"Normally, in winter, most of our guests are from abroad," Altwegg said. With travel warnings and quarantine regulations in place, Altwegg said, most of this season's tourism is expected to be domestic. "Even if more Swiss guests come than usual," Altwegg said, "this will not compensate for the absence of foreign guests."

Read more: Scores of nuns contract coronavirus at German convent

Expensive safety measures

Last winter, the Austrian ski resort Ischgl, which has a reputation for its lively night life, turned into a coronavirus hot pot. Thousands of holidaymakers contracted the virus at the onset of the pandemic — then spread it at home after their holidays.

Since spring, Ischgl has invested about €700,000 in safety measures to prevent this from recurring. Security cameras have been installed to help prevent crowds from forming. The town also plans to take measures to cut down on waiting times and disinfect ski lift cabins. A system to check visitors, workers and locals for the virus is currently being tested.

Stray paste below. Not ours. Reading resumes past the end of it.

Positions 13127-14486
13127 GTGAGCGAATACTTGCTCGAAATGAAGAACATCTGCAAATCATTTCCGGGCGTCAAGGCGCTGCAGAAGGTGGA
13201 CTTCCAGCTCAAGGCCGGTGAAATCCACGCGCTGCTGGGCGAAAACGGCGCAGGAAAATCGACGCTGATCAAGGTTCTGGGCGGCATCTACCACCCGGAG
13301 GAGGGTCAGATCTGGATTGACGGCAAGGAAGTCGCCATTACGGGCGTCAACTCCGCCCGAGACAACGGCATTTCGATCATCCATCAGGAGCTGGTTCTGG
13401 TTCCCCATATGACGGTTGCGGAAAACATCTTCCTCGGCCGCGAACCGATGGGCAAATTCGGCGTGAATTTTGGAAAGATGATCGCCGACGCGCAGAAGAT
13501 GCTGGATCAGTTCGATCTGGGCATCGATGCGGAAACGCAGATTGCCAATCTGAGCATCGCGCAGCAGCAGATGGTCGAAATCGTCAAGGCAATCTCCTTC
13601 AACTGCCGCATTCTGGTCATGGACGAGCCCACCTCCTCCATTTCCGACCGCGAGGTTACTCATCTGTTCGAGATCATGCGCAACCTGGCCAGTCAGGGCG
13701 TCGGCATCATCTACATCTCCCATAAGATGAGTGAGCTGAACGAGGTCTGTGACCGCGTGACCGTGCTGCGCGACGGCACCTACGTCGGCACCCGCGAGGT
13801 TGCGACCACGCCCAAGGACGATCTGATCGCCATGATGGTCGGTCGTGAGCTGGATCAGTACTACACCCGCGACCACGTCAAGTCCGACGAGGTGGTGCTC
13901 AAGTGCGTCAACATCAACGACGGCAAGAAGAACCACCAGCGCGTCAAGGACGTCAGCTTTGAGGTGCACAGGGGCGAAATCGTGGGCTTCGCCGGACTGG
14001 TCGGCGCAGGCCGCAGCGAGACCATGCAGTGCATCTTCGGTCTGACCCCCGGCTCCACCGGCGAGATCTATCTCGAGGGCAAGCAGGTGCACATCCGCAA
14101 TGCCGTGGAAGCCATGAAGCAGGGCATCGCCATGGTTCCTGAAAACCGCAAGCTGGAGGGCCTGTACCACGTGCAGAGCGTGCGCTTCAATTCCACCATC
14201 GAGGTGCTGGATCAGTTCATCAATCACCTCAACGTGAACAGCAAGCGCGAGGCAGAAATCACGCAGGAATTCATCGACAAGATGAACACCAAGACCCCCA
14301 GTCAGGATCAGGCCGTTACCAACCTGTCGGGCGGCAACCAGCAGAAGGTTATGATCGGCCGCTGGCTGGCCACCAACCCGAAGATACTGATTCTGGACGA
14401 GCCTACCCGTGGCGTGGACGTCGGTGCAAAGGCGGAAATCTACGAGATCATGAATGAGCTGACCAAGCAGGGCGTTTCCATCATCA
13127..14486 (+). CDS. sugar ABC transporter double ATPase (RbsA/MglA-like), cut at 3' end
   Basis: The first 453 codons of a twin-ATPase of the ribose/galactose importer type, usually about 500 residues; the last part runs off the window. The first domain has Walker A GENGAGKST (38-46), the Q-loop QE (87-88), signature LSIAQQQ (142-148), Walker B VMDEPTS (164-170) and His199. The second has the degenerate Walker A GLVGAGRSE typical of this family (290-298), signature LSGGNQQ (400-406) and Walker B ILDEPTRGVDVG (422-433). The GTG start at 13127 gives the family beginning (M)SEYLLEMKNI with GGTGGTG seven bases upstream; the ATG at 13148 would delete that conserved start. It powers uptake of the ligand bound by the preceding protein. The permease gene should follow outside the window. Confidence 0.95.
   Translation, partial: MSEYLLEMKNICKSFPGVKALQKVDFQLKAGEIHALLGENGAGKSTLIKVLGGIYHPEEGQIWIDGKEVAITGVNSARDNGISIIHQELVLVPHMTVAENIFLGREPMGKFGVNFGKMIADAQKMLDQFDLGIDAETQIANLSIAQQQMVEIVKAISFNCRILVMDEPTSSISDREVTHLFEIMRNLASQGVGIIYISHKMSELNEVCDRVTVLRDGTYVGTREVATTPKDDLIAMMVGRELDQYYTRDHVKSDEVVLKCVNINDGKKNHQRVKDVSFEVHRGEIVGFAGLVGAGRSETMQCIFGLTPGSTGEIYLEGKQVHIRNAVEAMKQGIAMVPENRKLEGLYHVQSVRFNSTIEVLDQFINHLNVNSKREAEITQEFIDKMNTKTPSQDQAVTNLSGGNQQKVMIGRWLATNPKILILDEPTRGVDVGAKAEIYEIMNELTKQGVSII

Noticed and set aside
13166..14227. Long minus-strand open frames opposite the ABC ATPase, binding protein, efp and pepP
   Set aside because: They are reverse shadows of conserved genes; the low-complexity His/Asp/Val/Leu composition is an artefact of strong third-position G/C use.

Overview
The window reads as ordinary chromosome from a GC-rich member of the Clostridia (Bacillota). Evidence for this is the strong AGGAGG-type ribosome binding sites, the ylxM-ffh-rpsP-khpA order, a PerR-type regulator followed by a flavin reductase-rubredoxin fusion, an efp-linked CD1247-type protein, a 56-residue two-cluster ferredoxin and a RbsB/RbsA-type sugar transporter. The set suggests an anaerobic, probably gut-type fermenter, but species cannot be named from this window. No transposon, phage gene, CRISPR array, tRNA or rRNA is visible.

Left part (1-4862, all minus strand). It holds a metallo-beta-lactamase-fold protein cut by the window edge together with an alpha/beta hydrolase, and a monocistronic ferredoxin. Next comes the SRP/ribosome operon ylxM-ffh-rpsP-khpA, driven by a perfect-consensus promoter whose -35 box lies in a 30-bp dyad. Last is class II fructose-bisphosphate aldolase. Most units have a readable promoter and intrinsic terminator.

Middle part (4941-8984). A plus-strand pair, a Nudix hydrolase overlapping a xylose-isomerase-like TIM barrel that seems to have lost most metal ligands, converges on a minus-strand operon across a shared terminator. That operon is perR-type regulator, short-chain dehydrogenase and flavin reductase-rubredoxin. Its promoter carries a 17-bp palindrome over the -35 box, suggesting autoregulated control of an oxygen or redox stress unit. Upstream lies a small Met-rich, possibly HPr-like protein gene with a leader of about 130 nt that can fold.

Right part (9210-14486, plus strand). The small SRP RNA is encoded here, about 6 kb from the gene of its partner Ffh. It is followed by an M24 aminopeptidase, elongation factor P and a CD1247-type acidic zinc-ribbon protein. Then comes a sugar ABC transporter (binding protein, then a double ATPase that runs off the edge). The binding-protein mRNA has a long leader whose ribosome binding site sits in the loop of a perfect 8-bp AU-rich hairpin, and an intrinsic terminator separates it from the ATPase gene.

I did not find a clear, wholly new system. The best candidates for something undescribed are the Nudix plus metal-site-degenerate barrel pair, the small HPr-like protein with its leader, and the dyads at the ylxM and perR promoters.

This winter, partying is certainly off the cards. That much is certain for practically all ski resorts in Europe — Ischgl included. The residents of Zermatt are not bothered by this restriction. "We are not famous for our parties anyway," Altwegg said. "But we do hope there will be some sort of evening entertainment, like being allowed a drink after a skiing while listing to music."

This article was adapted from German by Benjamin Restle.